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BIT Has Made Achievements in the Study of Antibiotic with Hybrid Dual Modes of Action

release date :2020-05-08 02:33:00  |   [ close window ]ViewCount:

  Beijing Institute of Technology, Apr 15th, 2020:  Recently, Liang Jianhua’s research group of School of Chemistry and Chemical Engineering in Beijing Institute of Technology fused azithromycin and quinolone and obtained the first macrolide hybrid antibiotic with dual action modes of ribosome and topoisomerase. The research results titled “Design, synthesis and structure-activity relationships of novel 15-membered macrolides: Quinolone/quinoline-containing sidechains tethered to the C-6 position of azithromycin acylides” was published on top medical journal European Journal of Medicinal Chemistry, which links to

  Drug-resistant bacteria infection has become one of the worldwide major threats to human health. But now antibiotics face the R & D dilemma that once they are launched, antibiotic resistance emerges quickly.  Macrolide antimicrobial has an affinity for the nascent peptide channels of bacterial ribosomes, which hinders protein export.  Quinolone acts on topoisomerase, formed topoisomerase-drug-DNA ternary complex would lead to inhibition of DNA replication.  Based on the theory of hybrid antibiotics, two molecules with different mechanisms of action are covalently linked to obtain a hybrid with a dual modes of action to overcome the resistance mechanism of one or two drugs ,regain antibacterial activity and significantly reduce the probability of microbial resistance. The difficulty of this study is that the ribosome and topoisomerase are two very different targets, and the structural requirements of the ligands are quite different, consequently make it difficult for the hybrid to achieve the two targets simultaneously. Liang Jianhua’s research group took azithromycin as the lead and bound the quinolone compounds to the C-6 position of azithromycin by acylation, after screening, it was found that hybrids of azithromycin and ciprofloxacin / gatifloxacin can inhibit the replication of bacterial DNA in a manner similar to fluoroquinolone-poisoning gyrase, thereby improving the compound's antibacterial activity against high-level resistant bacteria.  The research used studies like DNA supercoiling assay, DNA cleavage assay, molecular docking study and whole cell level growth inhibition study to verify, the results are consistent. The dual modes of action that can inhibit both protein synthesis and DNA replication has laid the foundation for the rational design of new antibiotics against drug-resistant bacteria in the future.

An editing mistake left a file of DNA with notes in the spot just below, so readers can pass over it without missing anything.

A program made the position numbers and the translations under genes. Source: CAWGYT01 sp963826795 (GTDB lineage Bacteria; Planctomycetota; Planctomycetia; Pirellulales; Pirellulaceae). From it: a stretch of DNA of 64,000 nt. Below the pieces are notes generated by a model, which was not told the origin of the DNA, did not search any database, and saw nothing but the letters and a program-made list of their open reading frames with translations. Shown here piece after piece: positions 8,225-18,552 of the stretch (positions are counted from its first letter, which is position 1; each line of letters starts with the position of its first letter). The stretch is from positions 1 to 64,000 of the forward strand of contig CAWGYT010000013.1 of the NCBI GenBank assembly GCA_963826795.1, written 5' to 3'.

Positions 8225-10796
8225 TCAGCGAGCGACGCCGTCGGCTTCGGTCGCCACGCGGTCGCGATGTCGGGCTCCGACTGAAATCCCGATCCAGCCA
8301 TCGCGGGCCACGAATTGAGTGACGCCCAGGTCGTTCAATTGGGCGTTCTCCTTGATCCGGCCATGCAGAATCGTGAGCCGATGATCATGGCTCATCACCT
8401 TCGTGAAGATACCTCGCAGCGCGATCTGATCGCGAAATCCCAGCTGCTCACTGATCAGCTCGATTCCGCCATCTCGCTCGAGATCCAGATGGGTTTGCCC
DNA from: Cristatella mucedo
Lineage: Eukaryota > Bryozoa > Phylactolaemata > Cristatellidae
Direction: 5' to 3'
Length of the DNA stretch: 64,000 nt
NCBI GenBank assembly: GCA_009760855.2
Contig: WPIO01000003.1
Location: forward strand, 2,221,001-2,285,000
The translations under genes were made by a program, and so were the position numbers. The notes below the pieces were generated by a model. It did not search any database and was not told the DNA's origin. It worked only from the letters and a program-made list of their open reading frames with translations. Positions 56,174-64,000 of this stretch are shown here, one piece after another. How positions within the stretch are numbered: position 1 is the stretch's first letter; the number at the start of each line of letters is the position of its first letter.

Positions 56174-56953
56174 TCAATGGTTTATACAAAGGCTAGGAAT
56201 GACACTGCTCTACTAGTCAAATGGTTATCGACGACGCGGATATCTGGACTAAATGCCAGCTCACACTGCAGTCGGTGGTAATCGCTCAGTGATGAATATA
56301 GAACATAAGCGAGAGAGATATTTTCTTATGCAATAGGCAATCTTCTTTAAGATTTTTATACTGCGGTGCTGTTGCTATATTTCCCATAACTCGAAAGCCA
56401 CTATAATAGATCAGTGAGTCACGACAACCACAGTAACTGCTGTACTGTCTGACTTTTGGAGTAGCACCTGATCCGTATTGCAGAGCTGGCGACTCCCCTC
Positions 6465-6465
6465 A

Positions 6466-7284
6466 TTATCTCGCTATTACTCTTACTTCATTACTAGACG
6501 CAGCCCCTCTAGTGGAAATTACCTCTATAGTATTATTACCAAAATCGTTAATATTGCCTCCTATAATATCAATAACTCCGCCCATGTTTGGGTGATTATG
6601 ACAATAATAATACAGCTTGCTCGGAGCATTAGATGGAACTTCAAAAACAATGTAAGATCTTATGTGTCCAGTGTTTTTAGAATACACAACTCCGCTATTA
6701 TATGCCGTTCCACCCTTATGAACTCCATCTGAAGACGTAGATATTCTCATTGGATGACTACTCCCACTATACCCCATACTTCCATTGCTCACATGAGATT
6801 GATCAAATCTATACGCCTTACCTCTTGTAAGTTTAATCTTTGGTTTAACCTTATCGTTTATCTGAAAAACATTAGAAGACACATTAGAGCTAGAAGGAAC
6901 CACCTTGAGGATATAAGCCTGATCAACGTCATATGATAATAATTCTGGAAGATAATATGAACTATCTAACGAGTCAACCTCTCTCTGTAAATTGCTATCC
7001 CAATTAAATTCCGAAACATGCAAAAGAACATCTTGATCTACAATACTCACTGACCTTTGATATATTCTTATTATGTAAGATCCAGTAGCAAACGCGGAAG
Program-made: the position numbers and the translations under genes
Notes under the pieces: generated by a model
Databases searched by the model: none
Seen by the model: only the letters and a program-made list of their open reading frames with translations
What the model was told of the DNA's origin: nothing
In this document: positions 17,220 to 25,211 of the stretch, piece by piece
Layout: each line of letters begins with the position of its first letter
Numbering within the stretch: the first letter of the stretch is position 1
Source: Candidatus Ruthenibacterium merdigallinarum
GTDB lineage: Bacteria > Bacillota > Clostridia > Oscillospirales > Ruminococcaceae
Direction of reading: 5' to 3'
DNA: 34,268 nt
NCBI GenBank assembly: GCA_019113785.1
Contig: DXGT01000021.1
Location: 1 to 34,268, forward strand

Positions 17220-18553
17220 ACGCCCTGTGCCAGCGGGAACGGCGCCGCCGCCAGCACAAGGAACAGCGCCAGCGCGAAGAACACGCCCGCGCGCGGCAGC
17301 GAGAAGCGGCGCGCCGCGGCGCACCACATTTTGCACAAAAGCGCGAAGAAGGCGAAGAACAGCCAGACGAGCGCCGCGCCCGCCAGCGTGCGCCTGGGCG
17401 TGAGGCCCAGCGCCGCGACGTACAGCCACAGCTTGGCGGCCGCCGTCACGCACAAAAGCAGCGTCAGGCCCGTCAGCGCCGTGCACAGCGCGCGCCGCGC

The first author of the work is Fan Bingzhi, a master student from School of Chemistry and Chemical Engineering of BIT. The corresponding author is Liang Jianhua, associate professor from School of Chemistry and Chemical Engineering of BIT. Professor Hiasa from University of Minnesota Medical School, professor Aldrich from University of Minnesota Pharmacy School and professor Cushman from the Purdue College of Pharmacy also participated in this research.  The research has received long-term support from projects such as National Natural Science Foundation of China (20602002; 81673335), Outstanding Talents from Beijing (2013D009011000002) and Excellent Young Teachers from BIT (2012YG1606).

  Attached personal profile:
Associate professor Liang Jianhua, 1995-2004 in BIT, bachelor/doctor. From 2004 he works as Lecturer / Associate Professor / PhD Supervisor in BIT. His research direction is Medicinal Chemistry, which indicates in the development of related innovative drugs for the treatment of various major diseases. His research interests include anti-resistant bacteria, anti-viral infection drugs, anti-neurodegenerative drugs, anti-diabetic drugs, etc. He is now in charge of two projects of the National Natural Science Foundation of China, projects of National Key R&D Program of China, etc. Up to now, he has published more than 20 papers in such academic journals as Eur. J. Med. Chem.、Bioorg. & Med. Chem.、Bioorg. & Med. Chem. Lett.、Curr. Top. Med. Chem.、J. Antibiotics, owns 7 first inventor authorized patents and 3 PCT patents.


News Source: School of Chemistry and Chemical Engineering
Translator: Huang Mingyu,News Agency of BIT
Editor: News Agency of BIT

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